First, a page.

Bloomberg Anywhere Remote Login Bloomberg Terminal Demo Request


Connecting decision makers to a dynamic network of information, people and ideas, Bloomberg quickly and accurately delivers business and financial information, news and insight around the world.


Financial Products

Enterprise Products


Customer Support

  • Americas

    +1 212 318 2000

  • Europe, Middle East, & Africa

    +44 20 7330 7500

  • Asia Pacific

    +65 6212 1000


Industry Products

Media Services

Follow Us

Bloomberg Customers

Businessweek Archives

An Artificial Anchor For Real Grass

Developments to Watch


ROSS C. LITTLE HAS TAKEN AN INTENSE INTEREST IN THE University of Utah's Running Utes football team this fall. Not in whether they win or lose, but in how the grass beneath their feet holds up. Utah's Rice Stadium is the most challenging and conspicuous venue yet for a new kind of turf made by Little's company, SportGrass Inc. of McLean, Va. SportGrass is real grass planted on a synthetic base. The base is a woven fabric with polypropylene blades sticking up, as in a sparse shag carpet. Sand is poured over this to the tops of the blades, and then natural grass is planted on top. The base protects and anchors the vulnerable "crowns" of the grass, where the blades meet the roots. The aim is to lessen the wear on natural grass, which players say produces fewer injuries than artificial turf.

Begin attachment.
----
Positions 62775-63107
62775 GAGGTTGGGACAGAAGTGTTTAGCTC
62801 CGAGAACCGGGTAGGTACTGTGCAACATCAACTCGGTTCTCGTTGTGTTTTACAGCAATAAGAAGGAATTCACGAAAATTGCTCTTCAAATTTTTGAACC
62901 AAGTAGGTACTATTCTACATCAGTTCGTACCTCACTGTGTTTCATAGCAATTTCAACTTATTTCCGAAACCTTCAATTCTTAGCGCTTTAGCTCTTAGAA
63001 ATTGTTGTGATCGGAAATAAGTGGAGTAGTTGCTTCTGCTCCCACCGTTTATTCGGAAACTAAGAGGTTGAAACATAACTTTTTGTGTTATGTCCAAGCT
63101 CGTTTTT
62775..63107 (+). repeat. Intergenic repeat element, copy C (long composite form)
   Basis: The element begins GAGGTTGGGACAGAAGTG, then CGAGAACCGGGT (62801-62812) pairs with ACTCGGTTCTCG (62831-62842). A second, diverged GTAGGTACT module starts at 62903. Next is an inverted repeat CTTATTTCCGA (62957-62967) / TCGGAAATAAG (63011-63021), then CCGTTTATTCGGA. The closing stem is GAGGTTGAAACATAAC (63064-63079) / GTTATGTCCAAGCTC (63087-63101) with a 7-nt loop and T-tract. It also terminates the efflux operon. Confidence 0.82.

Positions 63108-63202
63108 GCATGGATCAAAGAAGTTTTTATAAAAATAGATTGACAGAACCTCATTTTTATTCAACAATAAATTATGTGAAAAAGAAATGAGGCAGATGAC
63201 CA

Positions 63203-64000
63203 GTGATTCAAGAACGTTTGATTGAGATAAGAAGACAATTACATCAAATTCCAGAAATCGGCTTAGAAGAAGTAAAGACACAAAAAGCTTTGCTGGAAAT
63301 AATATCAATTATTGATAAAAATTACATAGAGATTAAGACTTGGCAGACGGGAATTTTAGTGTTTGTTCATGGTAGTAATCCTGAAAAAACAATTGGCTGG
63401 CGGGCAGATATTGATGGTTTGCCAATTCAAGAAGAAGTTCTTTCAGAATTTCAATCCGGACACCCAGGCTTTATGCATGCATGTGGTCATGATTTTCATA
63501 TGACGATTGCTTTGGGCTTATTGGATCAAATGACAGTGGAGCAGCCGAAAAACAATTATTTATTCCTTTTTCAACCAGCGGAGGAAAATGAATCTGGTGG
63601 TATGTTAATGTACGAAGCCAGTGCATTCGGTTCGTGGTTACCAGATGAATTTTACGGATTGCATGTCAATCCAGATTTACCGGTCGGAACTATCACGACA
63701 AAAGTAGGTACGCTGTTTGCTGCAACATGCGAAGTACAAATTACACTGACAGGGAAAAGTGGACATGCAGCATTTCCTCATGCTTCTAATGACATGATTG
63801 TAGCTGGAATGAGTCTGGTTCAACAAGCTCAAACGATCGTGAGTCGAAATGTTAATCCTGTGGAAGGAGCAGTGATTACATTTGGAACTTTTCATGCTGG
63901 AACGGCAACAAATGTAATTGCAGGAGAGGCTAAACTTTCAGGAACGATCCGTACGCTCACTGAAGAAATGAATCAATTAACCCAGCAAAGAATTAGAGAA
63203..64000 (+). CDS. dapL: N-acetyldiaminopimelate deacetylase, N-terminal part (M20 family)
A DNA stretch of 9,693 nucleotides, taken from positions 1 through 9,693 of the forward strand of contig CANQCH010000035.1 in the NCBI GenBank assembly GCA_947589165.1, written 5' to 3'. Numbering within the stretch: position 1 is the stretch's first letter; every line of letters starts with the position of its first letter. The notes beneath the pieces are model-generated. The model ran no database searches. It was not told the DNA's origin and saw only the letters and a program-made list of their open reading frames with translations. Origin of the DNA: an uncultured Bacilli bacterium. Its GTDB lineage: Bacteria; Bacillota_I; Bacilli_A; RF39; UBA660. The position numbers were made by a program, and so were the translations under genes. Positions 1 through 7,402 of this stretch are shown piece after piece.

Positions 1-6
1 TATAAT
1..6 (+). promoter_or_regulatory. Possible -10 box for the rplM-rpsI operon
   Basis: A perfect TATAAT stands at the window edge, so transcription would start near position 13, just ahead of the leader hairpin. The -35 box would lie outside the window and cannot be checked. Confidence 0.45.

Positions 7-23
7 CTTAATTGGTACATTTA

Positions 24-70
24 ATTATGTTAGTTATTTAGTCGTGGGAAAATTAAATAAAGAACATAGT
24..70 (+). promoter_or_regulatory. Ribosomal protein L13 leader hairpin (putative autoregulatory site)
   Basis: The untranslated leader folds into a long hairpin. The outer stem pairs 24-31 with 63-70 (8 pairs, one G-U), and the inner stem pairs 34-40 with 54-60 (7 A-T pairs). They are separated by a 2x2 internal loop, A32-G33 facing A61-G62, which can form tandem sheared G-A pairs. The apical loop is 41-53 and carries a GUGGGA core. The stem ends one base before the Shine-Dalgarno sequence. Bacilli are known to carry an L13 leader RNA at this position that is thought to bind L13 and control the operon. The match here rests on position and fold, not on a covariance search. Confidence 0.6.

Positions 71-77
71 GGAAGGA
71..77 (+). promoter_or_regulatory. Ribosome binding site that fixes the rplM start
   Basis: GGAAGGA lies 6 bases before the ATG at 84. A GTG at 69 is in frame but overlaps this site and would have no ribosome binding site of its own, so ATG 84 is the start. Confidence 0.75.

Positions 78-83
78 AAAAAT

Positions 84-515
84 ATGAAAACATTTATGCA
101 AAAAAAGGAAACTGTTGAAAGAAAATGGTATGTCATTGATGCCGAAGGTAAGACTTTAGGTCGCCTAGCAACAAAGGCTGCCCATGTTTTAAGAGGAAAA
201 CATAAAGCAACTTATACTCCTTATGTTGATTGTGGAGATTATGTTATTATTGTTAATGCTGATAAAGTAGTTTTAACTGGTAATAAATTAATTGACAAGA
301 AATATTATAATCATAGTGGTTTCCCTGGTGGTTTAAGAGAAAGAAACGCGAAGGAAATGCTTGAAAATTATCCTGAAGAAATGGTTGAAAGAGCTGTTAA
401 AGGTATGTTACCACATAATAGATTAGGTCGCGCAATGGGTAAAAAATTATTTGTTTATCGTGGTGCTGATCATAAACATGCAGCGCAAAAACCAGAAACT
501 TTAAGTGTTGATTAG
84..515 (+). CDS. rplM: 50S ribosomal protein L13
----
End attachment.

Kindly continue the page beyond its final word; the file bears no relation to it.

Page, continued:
The result? "So far, so good," Utah grounds department supervisor Susan Pope said after the Running Utes' first three home games. The natural grass was sheared off in some places, she says, but there weren't any divots or torn-up areas that are hard to restore. New grass quickly took hold, she says, thanks to the protection of the artificial base. Little hopes many more stadiums, golf courses, and other grassy spots will use SportGrass if it survives Utah's full season in good shape.EDITED BY PETER COY

blog comments powered by Disqus